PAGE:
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The Great Chicago Fire began on October 8, 1871. Here’s some music that takes inspiration from flames.
Though there is a long way still to go, today’s stages are richer because these pioneering conductors are on them.
Originally from New Zealand, Gemma New is the music director of the Hamilton Philharmonic Orchestra in Ontario and the principal guest conductor of the Dallas Symphony Orchestra.
Women play at the top of their fields in jazz, classical, blues, and reggae. Here are just a few of the dynamic women brass players who are showing off their chops and sharing their talents with us.
What is a versatile and active musician to do during quarantine? Susan Nelson has been learning and sharing songs by female composers and songwriters across various genres.
A collaborative performance with Chicago Opera Theater, the Refugee Orchestra Project, and conductor Lidiya Yankovskaya seeks to express the importance of refugee populations in American music and around the world.
“For centuries, millennia, we humans have looked at the stars and wondered about our place in the universe and what’s beyond. That’s what I wanted to dig into,” reflects musician-composer-producer Caroline Shaw on her latest work, The Listeners.
Baez is this year’s recipient of the Woody Guthrie Prize, an award that recognizes artists who speak out for the less fortunate.
In observance of Juneteenth, WFMT is sharing music by Black composers and performers throughout the day.
A full day of classical music from the perspectives of Black composers, instrumentalists, singers, and conductors.
In troubled times, music is a source of hope and healing. In a virtual interview and concert with WFMT’s George Preston, pianist Lara Downes performs selections from her new album, Some of These Days.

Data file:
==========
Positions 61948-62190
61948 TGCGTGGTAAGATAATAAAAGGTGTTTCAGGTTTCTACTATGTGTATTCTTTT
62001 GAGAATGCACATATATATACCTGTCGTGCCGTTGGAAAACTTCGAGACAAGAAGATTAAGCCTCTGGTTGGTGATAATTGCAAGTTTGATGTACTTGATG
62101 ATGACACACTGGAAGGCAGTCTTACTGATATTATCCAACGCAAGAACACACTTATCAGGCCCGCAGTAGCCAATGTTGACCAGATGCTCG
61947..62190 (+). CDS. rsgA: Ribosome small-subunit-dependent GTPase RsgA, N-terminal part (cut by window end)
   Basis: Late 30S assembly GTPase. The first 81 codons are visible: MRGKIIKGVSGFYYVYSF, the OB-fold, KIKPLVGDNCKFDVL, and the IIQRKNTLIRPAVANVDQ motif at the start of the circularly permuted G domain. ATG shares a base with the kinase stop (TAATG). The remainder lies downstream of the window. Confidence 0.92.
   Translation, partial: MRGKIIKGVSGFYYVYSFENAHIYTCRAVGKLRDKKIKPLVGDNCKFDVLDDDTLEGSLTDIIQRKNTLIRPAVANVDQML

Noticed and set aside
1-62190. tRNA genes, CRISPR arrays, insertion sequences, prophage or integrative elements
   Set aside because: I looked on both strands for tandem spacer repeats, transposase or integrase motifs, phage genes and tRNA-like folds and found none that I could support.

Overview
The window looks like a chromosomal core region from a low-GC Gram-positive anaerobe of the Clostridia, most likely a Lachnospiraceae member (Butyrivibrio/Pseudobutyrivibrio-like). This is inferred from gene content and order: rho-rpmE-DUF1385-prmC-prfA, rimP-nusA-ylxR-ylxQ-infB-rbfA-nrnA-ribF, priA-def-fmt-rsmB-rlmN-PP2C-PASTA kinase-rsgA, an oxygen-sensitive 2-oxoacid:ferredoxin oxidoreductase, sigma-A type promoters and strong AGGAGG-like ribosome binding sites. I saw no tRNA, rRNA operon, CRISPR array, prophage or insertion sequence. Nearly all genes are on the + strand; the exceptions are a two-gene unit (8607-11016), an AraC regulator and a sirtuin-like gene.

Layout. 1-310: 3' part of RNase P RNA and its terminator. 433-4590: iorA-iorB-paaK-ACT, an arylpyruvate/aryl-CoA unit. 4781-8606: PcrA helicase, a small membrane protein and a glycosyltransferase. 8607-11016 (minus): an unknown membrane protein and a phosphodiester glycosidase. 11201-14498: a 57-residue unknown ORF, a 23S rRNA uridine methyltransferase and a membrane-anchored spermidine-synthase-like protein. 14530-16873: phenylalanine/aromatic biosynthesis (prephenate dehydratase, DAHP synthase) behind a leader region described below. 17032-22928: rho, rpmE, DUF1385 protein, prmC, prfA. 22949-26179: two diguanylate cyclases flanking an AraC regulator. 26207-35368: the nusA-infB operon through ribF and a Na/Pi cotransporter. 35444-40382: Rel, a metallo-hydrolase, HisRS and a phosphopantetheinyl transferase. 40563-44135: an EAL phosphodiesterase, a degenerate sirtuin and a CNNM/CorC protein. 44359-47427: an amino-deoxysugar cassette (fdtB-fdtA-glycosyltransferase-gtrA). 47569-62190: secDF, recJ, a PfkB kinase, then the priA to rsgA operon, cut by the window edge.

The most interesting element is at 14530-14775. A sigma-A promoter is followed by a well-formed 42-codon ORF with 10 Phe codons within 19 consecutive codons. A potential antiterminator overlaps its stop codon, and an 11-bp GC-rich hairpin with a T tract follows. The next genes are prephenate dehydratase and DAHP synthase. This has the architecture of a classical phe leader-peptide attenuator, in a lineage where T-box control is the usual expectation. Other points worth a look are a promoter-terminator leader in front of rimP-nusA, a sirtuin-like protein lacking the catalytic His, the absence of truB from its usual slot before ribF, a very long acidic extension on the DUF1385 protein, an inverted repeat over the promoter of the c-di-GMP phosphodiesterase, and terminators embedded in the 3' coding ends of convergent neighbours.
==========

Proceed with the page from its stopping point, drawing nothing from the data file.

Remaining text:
General director Ashley Magnus maintains that even in troubled times, the company is “moving forward with the belief that opera truly is a living, resilient art form.”
This past February, Stephen Alltop led the Northwestern University Symphony, the Alice Millar Chapel Choir, the Evanston Children’s Choir, and soloists in Terra Nostra – Our Earth – by the acclaimed Chicago-based composer Stacy Garrop. This large-scale celebration of our planet, and the relationship between humankind and the natural world, uses poetry by Byron, Shelley, Wordsworth, Tennyson, Walt Whitman, and …
WFMT observes the 50th anniversary of the first Earth Day with a fitting broadcast: Chicago composer Stacy Garrop’s oratorio Terra Nostra, which celebrates our planet and explores the relationship between humankind and the natural world.
Looking for a productive, diverting way to spend your downtime? Why not hone your musical skills and learn from some of the greatest musicians in the world?
We’re glad to see that in recent decades, more and more works by women writers have been given their due in the opera house. Here’s a look back at some of them, and a short list of works by women that we’re waiting to see operatically staged.
From medieval times to modernity, women have made important contributions to all aspects of music, including as composers.
The opera is a fictionalized account inspired by the theft of seven artworks from a museum in Rotterdam, Netherlands.
“I think that art needs to serve the public… not just to be comforting and familiar, but to push the envelope,” declares Marin Alsop.
The two-year appointment was created especially for Alsop, who curated Ravinia’s multi-season celebration of the Leonard Bernstein centennial.
“Joker” composer Hildur Guðnadóttir made history by becoming the first woman in 19 years to win best original score at the Golden Globes. Guðnadóttir was the sole female nominee.
“I will put all my passion at the service of the Monte Carlo Opera. Taking over the direction of the Monte Carlo Opera is a new stage, but also the realization of a dream,” the Italian singer averred.
This is no laughing matter: “Joker” composer Hildur Guðnadóttir could be the first woman in 19 years to win the Golden Globe for best original score.
Between February 2020 and June 2021, Lina González-Granados will have the opportunity to study and work with Maestro Muti, conduct the Civic Orchestra of Chicago, and participate in cultural activities and outreach throughout the greater Chicago area.
Anniversaries make up many of the highlights of the CSO’s annual summer residency.